Sometimes a theme anthology provides a writer with the opportunity to explore an idea or expand a location.  “A Touch of Poison,” my story in Assassin  Fantastic, is set in the same world as the Firekeeper stories, but does not feature any of the characters or settings from the novels.  It did give me a chance to explore Waterland, which Firekeeper heard about, but never reached.

At other times, I’ve used theme anthologies to tell a character’s back story.  “Beneath the Eye of the Hawk” in Pharaoh Fantastic is a prequel to The Buried Pyramid.  “Fever Waking” in Children of Magic tells of the childhood of Ynamynet, a key character in Wolf’s Blood.

One time I received three separate anthology invitations with deadlines close together.  I really wanted to write for them, but wasn’t sure I could manage all the background material.  One of these anthologies, Maiden, Matron, Crone, pretty much demanded a story with a central female character.  It hit me that I could write three stories – each fully independent – about the same person.  I wrote “Seeking Gold” for Maiden, Matron, Crone, then expanded Andrasta’s story in “Fire from the Sun” in Women of War, and “Comes Forth” for In the Shadow of Evil.

I’m not the only author to find theme anthologies inspirational.  Roger Zelazny’s award-winning novella, “Unicorn Variation” was written to fit into three different (reprint, in this case) anthologies.  You don’t have to take my word for it.  He writes about the story’s genesis in the introduction to the story in his collection Unicorn Variations.  It’s a fun anecdote – and a good story, too.

Readers seem to like theme anthologies.  I’ve had many tell me they hunted out the “Fantastic” anthology series because they would be assured of a degree of variety and creativity, but without the sense of “potluck” they got from many of the magazines.    Andre Norton’s Cat Fantastic anthologies went to multiple volumes.  As I noted above, I have a story in number four.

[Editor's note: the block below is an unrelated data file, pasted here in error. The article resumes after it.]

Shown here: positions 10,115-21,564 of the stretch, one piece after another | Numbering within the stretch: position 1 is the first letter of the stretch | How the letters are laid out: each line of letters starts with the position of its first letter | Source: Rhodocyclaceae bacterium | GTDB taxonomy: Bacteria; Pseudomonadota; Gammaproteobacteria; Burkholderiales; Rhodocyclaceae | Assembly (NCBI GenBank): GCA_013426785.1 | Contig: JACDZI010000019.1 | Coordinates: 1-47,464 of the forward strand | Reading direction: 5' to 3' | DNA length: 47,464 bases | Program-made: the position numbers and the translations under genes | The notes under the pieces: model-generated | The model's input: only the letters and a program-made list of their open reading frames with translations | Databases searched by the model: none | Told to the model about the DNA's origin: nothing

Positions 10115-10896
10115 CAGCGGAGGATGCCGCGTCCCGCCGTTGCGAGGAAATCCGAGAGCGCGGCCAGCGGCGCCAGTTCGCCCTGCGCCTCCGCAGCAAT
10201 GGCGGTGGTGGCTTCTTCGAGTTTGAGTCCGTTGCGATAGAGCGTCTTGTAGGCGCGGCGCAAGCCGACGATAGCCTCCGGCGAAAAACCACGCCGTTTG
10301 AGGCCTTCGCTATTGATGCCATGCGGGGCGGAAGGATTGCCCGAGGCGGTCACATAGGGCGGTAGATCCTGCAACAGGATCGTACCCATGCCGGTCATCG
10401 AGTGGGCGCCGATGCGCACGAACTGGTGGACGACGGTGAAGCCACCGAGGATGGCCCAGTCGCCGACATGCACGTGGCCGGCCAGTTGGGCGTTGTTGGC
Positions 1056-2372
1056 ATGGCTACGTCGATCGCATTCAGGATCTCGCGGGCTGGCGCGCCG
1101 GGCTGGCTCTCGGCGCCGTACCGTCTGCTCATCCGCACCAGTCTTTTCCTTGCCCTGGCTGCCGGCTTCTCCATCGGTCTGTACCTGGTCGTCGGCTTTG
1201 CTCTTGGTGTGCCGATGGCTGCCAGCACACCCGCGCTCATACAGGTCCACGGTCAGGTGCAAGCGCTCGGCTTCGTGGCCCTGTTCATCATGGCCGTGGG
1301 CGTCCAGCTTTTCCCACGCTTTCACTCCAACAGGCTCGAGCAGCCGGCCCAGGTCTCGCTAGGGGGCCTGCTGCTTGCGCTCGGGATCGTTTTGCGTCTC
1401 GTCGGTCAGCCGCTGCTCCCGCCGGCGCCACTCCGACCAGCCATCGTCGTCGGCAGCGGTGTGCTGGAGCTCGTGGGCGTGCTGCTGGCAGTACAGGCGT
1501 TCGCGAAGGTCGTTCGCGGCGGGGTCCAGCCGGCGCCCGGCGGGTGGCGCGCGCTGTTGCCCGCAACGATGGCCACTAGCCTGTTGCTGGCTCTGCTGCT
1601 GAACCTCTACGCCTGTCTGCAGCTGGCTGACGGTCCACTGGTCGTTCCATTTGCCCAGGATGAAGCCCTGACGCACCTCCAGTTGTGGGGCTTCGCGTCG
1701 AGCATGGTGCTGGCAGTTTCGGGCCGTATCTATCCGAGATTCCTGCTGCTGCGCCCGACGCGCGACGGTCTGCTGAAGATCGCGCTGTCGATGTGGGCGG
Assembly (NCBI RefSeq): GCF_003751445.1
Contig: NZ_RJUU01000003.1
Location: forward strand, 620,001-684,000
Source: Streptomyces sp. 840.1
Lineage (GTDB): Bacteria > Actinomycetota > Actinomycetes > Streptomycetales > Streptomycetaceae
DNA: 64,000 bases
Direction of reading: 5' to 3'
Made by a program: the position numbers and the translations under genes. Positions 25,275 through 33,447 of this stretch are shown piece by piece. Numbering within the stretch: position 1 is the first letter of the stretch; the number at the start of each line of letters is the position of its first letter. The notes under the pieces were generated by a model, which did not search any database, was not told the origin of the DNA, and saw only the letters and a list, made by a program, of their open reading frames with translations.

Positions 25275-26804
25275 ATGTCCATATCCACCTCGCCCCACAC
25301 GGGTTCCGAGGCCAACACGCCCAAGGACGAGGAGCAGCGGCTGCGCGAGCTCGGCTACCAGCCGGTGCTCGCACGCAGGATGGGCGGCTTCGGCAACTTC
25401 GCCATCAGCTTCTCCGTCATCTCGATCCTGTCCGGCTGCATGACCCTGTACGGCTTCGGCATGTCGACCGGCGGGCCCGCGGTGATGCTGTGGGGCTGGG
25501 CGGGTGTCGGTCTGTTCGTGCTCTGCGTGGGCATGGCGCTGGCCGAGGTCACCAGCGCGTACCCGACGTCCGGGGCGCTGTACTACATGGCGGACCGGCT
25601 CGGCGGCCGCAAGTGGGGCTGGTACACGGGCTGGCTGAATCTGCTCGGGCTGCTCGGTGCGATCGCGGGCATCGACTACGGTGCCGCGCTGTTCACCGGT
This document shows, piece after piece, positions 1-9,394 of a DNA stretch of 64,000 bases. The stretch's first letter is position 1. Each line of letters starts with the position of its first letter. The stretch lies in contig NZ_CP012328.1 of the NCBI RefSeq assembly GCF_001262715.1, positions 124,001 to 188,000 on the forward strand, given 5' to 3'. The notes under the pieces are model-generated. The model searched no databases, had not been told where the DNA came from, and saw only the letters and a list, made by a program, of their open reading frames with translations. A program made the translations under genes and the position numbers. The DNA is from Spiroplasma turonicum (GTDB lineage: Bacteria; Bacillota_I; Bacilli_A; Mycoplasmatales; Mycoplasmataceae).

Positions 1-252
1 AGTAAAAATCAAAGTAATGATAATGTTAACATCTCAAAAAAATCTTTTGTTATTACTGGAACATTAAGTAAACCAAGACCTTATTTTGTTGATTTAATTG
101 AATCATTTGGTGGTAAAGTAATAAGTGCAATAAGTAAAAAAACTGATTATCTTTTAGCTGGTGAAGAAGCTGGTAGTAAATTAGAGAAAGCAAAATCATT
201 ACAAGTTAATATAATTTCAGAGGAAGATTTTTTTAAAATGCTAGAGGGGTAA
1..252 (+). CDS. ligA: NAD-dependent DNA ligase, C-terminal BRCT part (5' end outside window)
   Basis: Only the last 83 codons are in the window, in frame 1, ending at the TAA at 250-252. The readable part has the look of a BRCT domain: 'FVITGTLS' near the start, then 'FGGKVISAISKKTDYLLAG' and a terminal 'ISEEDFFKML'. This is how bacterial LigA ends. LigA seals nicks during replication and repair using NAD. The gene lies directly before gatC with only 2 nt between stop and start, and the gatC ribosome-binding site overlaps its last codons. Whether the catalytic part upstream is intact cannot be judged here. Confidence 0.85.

Oh, and that editor whose lament I quoted earlier in this piece.  Funny thing.  Several of his most recent projects have been theme anthologies.  I guess he finally saw the appeal.

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3 Responses to “To Theme or Not to Theme”

  1. Heteromeles Says:

    I always figured that creativity does better in general when challenged with constraints, so it’s good to see another example of that.

  2. Paul Says:

    I always thought you can work any kind of story into about any general theme.

    • Jane Lindskold Says:

      Well… Yes and no. Sure you can if you use the theme as window dressing (include a cat or robot or something), but I don’t believe that’s true if you’re really getting into the challenge.

      I once heard Fred Saberhagen (who I liked very much) say that “all panels become the same panel). My thought was, “Not if I’m moderating… I’ll keep it on topic!”

      If I were editing a theme anthology, I’d insist that the theme be part of the meat of the story, not the condiments.